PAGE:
Across all the vitamins and minerals we take, one of the most important is Vitamin D. That’s largely because it’s not present in many foods. In fact, the best source is still direct sunlight on our skin. And the prevalence of low Vitamin D is widespread all over the world.
For instance, globally, 1 Billion people are Vitamin D Deficient. And a 50% of all people are Vitamin D Insufficient. In the US, the numbers are striking, 41.6% of people are Deficient. In the Uk 17% of Adults and 20% of Children don’t get enough.
With so many people not getting enough, one could be tempted to think that it’s not that important, but the consequences of not getting enough Vitamin D can be dire. In fact, some side effects are deadly.
Most Common Symptoms
The following symptoms may not apply to everyone. For instance, Low-T may not be an issue for many women. But others, like Cognitive Decline in later years, should be noted by all readers.
Rickets is the name for a bone disorder, typically in children, characterized by soft, weak bones that will bend and even break just under the body weight of the child. One of the most common causes of Rickets is Vitamin D Deficiency.
The risk of bone frailty doesn’t end once we’re grown. Because Vitamin D is necessary for Calcium absorption and use, we literally can’t keep our bones strong enough to hold us up without it. And later in life, breaking bones can lead quickly to death.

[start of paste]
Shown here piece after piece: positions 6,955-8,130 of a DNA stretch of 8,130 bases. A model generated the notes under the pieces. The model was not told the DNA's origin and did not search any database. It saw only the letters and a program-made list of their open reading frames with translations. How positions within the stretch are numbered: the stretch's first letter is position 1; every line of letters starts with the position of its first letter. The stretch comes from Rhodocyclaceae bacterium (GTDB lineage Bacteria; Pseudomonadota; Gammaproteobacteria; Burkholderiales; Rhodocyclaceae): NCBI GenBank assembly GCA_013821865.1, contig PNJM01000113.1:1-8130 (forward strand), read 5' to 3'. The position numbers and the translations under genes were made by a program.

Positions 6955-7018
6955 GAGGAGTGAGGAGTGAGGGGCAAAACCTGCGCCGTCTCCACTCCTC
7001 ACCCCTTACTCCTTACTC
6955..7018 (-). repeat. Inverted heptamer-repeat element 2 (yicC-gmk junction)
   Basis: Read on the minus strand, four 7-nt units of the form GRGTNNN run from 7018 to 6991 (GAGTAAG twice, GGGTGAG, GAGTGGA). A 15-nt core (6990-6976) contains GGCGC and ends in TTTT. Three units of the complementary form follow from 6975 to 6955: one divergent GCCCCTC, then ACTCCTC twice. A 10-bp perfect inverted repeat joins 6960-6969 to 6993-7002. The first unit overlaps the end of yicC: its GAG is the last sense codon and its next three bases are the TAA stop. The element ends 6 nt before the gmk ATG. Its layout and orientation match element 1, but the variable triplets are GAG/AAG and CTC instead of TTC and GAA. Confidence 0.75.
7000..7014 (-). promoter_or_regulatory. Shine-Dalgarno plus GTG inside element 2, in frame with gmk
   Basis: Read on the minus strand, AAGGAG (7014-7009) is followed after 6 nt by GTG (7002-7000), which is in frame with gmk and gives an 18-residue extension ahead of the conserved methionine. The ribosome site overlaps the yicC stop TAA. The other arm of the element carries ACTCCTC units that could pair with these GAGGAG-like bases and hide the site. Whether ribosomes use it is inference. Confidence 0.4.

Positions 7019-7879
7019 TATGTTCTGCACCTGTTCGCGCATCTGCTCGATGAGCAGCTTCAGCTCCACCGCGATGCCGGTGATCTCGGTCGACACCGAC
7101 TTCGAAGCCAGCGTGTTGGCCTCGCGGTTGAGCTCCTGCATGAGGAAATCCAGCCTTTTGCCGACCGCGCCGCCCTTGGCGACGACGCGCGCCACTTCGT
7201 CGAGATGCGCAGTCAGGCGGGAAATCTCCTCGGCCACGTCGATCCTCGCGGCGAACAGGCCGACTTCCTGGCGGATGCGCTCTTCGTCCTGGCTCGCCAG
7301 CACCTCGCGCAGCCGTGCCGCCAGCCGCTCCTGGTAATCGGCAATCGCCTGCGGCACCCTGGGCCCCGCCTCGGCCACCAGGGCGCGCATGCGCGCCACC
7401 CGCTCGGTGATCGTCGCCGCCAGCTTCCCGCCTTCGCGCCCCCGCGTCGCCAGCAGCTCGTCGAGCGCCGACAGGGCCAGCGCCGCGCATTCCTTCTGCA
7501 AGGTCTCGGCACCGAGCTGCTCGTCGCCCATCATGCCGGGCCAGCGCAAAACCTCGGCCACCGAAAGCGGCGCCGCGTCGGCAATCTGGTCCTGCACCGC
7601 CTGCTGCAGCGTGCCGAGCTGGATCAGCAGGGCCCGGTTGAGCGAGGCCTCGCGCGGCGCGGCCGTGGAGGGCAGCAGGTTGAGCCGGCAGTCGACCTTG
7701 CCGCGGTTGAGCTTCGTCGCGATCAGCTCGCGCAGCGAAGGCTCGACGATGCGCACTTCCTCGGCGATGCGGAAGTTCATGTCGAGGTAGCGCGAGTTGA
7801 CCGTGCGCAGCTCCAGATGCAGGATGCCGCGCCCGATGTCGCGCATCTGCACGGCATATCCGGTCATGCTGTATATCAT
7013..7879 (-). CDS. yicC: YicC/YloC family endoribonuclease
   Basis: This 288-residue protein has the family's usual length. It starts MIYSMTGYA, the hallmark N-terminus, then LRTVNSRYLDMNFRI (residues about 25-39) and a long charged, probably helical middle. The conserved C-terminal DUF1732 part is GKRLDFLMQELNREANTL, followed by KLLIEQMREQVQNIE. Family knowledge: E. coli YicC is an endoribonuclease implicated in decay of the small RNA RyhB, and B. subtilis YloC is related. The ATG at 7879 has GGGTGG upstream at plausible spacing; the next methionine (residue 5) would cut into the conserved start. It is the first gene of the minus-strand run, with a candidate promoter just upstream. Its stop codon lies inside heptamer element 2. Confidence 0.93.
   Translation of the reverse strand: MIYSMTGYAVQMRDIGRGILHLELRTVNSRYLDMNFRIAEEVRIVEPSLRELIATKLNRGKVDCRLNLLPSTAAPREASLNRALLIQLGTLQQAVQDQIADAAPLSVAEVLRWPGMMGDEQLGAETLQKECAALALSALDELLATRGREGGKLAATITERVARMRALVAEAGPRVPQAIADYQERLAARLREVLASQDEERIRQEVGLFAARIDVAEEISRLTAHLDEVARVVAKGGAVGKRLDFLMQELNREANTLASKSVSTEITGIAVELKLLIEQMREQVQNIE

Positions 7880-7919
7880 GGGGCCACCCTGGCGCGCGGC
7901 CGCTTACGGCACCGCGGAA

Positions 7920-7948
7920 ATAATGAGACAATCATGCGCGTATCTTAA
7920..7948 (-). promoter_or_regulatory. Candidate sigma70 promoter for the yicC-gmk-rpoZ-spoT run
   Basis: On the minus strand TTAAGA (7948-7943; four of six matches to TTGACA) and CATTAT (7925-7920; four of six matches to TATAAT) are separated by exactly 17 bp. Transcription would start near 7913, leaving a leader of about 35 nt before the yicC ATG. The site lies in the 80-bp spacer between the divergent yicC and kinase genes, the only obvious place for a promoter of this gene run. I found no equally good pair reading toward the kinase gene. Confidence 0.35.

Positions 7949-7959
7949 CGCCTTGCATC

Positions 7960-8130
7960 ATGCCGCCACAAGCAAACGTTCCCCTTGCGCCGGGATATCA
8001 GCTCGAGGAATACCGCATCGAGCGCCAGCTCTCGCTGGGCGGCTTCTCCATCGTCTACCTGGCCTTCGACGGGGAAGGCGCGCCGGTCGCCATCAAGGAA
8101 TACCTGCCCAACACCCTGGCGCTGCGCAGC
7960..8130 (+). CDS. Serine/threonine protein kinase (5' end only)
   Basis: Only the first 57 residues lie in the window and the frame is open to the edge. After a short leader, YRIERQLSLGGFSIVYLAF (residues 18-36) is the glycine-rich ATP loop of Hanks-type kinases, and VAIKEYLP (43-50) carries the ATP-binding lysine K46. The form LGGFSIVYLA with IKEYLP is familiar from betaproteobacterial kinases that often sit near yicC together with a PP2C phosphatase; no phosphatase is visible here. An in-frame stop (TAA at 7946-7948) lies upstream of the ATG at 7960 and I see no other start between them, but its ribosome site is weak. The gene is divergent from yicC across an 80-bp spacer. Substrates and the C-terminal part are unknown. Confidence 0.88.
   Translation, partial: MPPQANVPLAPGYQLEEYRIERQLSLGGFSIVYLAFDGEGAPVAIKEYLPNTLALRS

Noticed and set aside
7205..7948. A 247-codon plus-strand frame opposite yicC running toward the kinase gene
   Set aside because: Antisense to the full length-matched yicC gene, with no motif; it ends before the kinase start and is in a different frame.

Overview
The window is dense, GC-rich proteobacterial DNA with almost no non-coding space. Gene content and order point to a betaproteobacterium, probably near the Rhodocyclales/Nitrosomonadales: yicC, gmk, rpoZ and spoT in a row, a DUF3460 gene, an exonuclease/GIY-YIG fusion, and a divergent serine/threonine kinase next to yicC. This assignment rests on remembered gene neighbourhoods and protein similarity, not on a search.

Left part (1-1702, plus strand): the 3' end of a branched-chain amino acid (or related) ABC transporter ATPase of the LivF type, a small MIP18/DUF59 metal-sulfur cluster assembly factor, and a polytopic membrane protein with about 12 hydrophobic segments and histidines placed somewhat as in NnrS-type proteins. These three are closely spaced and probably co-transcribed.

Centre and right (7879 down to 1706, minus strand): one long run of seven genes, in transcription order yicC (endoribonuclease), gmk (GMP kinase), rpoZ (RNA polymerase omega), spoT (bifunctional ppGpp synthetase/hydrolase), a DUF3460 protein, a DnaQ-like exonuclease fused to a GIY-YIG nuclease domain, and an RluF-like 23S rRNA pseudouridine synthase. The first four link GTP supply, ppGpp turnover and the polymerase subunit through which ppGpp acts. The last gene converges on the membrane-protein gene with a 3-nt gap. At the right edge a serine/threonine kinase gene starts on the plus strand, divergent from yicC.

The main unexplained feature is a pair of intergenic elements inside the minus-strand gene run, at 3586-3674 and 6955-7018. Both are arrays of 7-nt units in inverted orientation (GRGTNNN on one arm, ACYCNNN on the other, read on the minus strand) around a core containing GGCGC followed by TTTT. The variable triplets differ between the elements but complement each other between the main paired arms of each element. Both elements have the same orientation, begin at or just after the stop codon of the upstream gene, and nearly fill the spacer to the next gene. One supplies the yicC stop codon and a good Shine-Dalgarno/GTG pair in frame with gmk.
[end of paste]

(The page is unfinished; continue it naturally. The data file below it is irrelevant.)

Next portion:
In fact, in the elderly, breaking a hip can lead to a mortality rate as high as 79%. That’s because after we break a major joint like the hips, we move around less, leading to pneumonia and other morbidities.
This condition is characterized by an enlarged Thyroid, and the leading association of all causes is lack of Vitamin D. And Hypothyroidism can lead to infertility, birth defects in children, and even heart failure.
Cognitive Impairment isn’t something many people associate with Vitamin D, but perhaps that’s one reason so many aging adults feel drawn to warmer climes. An observational study found that Vitamin D Deficiency led to significant declines year after year.
People without enough Vitamin D had lower verbal scores, impaired memory, and even signs of early Alzheimer’s. Furthermore, their analysis of studies comprising almost 3,000 people found the same results.
While multiple studies have determined that a lack of Vitamin D during developmental years can increase the rates of childhood asthma, recent scholarship indicates that adults face higher risks of asthma attacks, as well.
One UK study found that adults without enough Vitamin D had a 20% greater likelihood of asthma attack than others.
A meta-analysis of patient records and hospital databases found that Vitamin D can not only help prevent certain cancers–lack of Vitamin D can even cause some of them. Lack of Vitamin D was implicated in:
- Breast Cancer
- Prostate Cancer
- And Colorectal Cancer
Vitamin D has been observed to correlate to elevated risk of cardiovascular disease, through a variety of mechanisms, including glucose metabolism and regulating hyperlipidemia (increased fat in the blood). And there isn’t just one heart disease associated with a lack of Vitamin D. It strikes everywhere heart-health is related.
While many of our readers are already aware that Vitamin D is an effective T-Booster, it may bear repeating that there is a direct, causal relationship between adequate Vitamin D levels and healthy Testosterone. As an example of how important it is, one study found that insufficient Vitamin D can cause T-drops so dramatic it can lead to infertility.